Your Ancestors Can’t be in Two Places at the Same Time

Your Ancestors Can’t be in Two Places at the Same Time

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Geography is important in genealogy.  Knowing where your ancestors lived at any given times provides context to your family tree.  But, people cannot be in two places at the same time.

How is this possible?  Online family trees, of course.  Through the power of creating one’s own narrative, my relatives manage to be in California and Massachusetts,  California and Rhode Island, and Hawaii and Mexico all at the same time.  I don’t mean for vacation.  People who have connected to my lines have done so by making my people live in two places with different families at the same time.  I had no idea my people had mastered time travel (something to add to the individual notes section in my family tree database).

I’ve written about finding a family tree that appears to show some of my Pacheco relatives were bigamists.   (Not true!)   A researcher has my great grandfather in Massachusetts with one family at the same time he was in Oakland, California with his real wife and children.  Quite a feat for a man who was dying from Hansen’s Disease (Leprosy).

Then, I came across this.  I got a little bit excited when I saw a family tree sporting my great grandfather, Harry Kenneth Jackson.  Harry is a brick wall with concrete poured over the top.  You can imagine how excited I was at the possibility of learning about his life prior to his marriage in 1904 in San Francisco.

This researcher had Harry and his wife, Marguerite Jones.  And…wait a minute!  This looks familiar.  I can tell by some of my inputting quirks that this is a copy of my family tree database that I’ve shared with someone.

Though my tree is the basis for this information, something perquacky happened on the Dolan line.  They have my 4th great grandmother, Catherine (Dolan) Kelly listed, however, something doesn’t sit right.  They’ve given her a brother that I never heard of and who lived in Canada.  They have Catherine making a side trip to Rhode Island where she has children that are not in my tree with a man who is not my 4th great grandfather.  I read the attached documentation and none of it matches my research or implies connections to my ancestry.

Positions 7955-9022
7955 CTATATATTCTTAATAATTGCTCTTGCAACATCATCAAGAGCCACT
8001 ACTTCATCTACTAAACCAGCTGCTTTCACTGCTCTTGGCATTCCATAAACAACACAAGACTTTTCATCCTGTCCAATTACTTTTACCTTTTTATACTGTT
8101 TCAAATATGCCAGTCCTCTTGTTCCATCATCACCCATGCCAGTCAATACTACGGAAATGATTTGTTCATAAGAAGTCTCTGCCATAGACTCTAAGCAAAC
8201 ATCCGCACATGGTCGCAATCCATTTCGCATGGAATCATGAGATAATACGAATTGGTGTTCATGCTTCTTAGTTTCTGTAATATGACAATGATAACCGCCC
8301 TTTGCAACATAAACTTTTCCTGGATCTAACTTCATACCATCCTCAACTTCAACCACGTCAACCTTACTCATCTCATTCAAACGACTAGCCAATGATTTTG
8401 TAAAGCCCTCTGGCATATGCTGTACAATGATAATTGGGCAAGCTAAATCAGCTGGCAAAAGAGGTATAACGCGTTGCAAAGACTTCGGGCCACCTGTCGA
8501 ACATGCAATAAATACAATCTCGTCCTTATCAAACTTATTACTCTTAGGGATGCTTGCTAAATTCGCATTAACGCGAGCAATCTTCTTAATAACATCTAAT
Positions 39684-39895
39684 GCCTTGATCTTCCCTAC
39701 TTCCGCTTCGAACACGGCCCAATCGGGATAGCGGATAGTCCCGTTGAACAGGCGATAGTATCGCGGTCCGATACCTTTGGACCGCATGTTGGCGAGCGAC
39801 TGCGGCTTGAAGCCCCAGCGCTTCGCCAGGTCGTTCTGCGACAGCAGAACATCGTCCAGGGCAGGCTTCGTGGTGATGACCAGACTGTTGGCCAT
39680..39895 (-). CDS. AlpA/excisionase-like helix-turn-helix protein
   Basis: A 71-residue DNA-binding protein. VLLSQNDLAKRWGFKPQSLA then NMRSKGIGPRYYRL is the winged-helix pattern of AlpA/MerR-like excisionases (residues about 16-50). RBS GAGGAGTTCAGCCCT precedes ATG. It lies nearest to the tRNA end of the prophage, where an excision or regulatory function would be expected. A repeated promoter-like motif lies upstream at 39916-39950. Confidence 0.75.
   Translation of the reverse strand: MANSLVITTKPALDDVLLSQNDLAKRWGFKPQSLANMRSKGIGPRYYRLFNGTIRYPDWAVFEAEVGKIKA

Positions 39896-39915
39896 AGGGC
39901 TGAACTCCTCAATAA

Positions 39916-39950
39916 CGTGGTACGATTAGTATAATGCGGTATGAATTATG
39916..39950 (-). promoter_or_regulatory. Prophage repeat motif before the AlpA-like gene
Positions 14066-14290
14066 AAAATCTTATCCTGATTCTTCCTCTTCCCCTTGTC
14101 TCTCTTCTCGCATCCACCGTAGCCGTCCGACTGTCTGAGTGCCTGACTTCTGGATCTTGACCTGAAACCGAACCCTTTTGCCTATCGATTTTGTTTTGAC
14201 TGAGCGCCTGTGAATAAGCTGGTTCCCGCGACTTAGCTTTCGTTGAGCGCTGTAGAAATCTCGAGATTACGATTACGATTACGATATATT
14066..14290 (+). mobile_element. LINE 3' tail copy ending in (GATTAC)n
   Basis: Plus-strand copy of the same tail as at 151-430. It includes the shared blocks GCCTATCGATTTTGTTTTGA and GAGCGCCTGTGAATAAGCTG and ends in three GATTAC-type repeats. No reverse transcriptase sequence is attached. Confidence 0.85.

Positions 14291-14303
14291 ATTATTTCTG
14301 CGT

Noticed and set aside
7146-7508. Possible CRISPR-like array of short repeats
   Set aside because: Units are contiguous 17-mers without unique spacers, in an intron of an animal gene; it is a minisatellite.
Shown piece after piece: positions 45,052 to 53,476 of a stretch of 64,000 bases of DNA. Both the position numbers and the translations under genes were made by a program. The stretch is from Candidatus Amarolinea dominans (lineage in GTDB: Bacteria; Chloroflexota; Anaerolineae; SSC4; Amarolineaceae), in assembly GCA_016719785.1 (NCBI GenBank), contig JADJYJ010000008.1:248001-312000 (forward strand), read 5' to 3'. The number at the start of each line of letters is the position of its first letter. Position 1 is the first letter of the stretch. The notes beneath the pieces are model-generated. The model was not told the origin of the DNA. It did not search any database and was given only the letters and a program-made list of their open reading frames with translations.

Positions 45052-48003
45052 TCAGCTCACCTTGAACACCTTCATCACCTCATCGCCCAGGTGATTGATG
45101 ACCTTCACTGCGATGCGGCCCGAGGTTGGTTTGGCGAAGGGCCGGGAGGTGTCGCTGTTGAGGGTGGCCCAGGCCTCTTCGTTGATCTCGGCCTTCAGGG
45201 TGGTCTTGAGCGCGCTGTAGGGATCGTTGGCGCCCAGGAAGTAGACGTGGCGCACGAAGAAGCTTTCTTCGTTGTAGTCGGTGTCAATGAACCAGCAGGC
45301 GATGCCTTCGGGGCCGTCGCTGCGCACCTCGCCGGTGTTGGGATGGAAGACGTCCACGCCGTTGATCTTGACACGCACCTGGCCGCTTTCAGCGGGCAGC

Without going into detail, I believe this is someone I have a DNA match with, but we have not figured out our connection.  I’m going to guess that the person used DNA generational suggestions and found documentation to fit.

Looking over the data, there simply isn’t enough information to attach Catherine and the Canadian brother to the same tree.  The Rhode Island information is flat out wrong.  When Martin and Catherine left Massachusetts for California, they left the East Coast for good.  Even if they made a stop in Rhode Island, records show they were in San Francisco having kids and running boardinghouses when the Rhode Island settlement was supposed to have occurred.

I keep coming across examples of my people in online family trees in the wrong places at the wrong time.  It is peculiar because these trees almost always have the accurate information alongside the inaccurate information.  They have the person living in two places at the same time without the benefit of modern means of transportation.  Hence, time travel.

How does this happen? Is it because many online family tree programs make suggestions from the record collections on those websites and people assume these suggestions must be true?  Is it lack of analysis? Is it just shoddy research or no research at all?

Detective work is needed to make family tree connections
Detective work is needed to make family tree connections

We all need to analyze and verify the documents that we find.